I should note that you are now in a territory (heavy displacement, cruising catboat, with a daggerboard with a bulb) where no designer has ventured before but that is not to say that it is not an idea without some merit. (Again you would be way ahead of the game if you scale back the weight and the weight up high a bit.)

Jeff

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Old 06-30-2005
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Modified Centerboard

OK, here''s where a bit of my utter ignorance shows through.

I honestly have no idea how much weight I''ll end up with. I''ve no desire to make is unnecessarily heavy. I''m thinking the outer hull to be made of 3 thicknesses of 1/4 inch ply laminated together at cross angles and then sealed in a couple, few (don''t know how many layers is appropriate) layers of dynel and resin. The space between hulls, likely about 4 inches and then a 2 layer (1/2 inch total thickness) inner hull made in the same manner. Add on whatever decking is appropriate, a mast, rudder, centerboard assembly and other than a few minor interior amenities, that''s about it.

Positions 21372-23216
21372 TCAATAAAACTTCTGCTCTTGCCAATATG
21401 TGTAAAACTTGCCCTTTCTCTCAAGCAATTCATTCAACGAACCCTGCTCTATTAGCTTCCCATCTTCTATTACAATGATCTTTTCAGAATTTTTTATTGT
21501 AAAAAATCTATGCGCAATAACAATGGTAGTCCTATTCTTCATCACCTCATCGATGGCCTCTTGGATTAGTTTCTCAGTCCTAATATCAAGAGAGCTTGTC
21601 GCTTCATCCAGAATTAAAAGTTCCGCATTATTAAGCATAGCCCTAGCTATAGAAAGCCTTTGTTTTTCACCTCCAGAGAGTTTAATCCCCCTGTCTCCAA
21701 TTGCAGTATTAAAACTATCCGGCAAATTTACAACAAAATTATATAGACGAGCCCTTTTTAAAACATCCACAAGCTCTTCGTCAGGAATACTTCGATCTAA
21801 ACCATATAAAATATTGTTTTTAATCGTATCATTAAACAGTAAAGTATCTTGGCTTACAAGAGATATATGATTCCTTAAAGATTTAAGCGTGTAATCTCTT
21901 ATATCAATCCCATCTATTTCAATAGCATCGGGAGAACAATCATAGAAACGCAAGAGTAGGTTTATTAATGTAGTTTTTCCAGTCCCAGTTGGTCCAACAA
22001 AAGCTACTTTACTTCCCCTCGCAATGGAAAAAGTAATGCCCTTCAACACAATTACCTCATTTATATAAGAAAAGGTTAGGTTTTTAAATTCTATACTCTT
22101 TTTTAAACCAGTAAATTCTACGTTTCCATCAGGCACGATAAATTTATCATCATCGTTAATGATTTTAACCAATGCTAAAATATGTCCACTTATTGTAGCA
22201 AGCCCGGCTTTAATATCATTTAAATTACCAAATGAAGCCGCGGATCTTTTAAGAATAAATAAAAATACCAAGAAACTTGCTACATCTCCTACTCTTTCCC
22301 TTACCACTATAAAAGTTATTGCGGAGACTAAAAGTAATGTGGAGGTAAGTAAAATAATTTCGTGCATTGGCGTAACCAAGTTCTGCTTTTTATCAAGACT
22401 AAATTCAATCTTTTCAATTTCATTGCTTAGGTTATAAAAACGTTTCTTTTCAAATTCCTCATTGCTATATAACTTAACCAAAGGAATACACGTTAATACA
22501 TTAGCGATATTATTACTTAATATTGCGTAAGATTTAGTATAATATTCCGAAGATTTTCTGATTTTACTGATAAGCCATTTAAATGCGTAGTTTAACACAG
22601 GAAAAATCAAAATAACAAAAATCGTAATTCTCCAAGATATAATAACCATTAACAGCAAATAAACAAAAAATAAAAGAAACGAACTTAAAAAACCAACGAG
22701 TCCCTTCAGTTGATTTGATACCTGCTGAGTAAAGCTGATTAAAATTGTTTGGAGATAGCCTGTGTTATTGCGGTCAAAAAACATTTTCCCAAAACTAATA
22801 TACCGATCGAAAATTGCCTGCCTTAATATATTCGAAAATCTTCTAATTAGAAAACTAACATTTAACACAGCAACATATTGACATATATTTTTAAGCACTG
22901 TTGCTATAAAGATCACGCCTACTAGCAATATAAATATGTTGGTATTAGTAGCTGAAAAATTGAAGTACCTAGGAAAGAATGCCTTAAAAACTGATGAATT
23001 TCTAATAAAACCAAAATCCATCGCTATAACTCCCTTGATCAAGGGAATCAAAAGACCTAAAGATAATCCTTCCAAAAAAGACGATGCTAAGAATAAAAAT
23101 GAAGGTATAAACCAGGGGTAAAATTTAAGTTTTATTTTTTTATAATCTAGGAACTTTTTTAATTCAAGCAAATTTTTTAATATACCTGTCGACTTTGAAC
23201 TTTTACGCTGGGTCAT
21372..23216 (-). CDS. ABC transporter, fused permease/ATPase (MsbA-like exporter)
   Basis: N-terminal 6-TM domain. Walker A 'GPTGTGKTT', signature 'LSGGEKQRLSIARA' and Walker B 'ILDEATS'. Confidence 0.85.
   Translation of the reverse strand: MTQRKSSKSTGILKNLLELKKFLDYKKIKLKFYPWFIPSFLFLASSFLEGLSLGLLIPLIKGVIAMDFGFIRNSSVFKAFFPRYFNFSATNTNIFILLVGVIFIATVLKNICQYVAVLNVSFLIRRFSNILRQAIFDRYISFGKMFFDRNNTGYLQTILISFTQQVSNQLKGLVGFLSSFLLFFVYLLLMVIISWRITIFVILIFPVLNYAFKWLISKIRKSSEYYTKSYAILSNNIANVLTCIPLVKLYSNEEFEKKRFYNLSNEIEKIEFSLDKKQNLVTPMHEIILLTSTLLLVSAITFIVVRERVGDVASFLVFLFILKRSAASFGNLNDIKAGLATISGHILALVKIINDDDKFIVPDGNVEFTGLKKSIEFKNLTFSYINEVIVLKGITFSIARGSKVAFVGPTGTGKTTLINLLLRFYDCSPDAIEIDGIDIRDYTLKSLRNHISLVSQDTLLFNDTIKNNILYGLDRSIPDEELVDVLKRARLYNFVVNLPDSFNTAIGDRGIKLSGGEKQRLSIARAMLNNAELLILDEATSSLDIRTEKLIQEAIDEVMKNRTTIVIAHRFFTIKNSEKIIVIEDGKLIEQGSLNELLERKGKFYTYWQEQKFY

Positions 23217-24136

I''m sure you''d have a much better idea of how much weight I''d have wrapped up in that than I would. I really have no notion.
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Modified Centerboard

Without a specific design it is hard to be terribly precise about the weight of your hypothetical boat. If I had to roughly estimate the weight of your boat, I would start by comparing it to a known design. For example, I would suggest that we use the 26 foot Thunderbird for a staring point. The Thunderbid is a moderately robust and comparatively heavy plywood boat, especially if compared to more modern designs, but pretty light compared to the more traditional designs of its day.

The Thunderbird has a 1/2" plywood hull and deck. The design weight of a Thunderbird weighs roughly 3,700lbs with 1,550 lbs of ballast. In other words the hull and interior weighs roughly 2200lbs. Based on past design calculations that I have done on similar boats, the hull and deck structure would be roughly 50% of that weight, in other words roughly 1100lbs.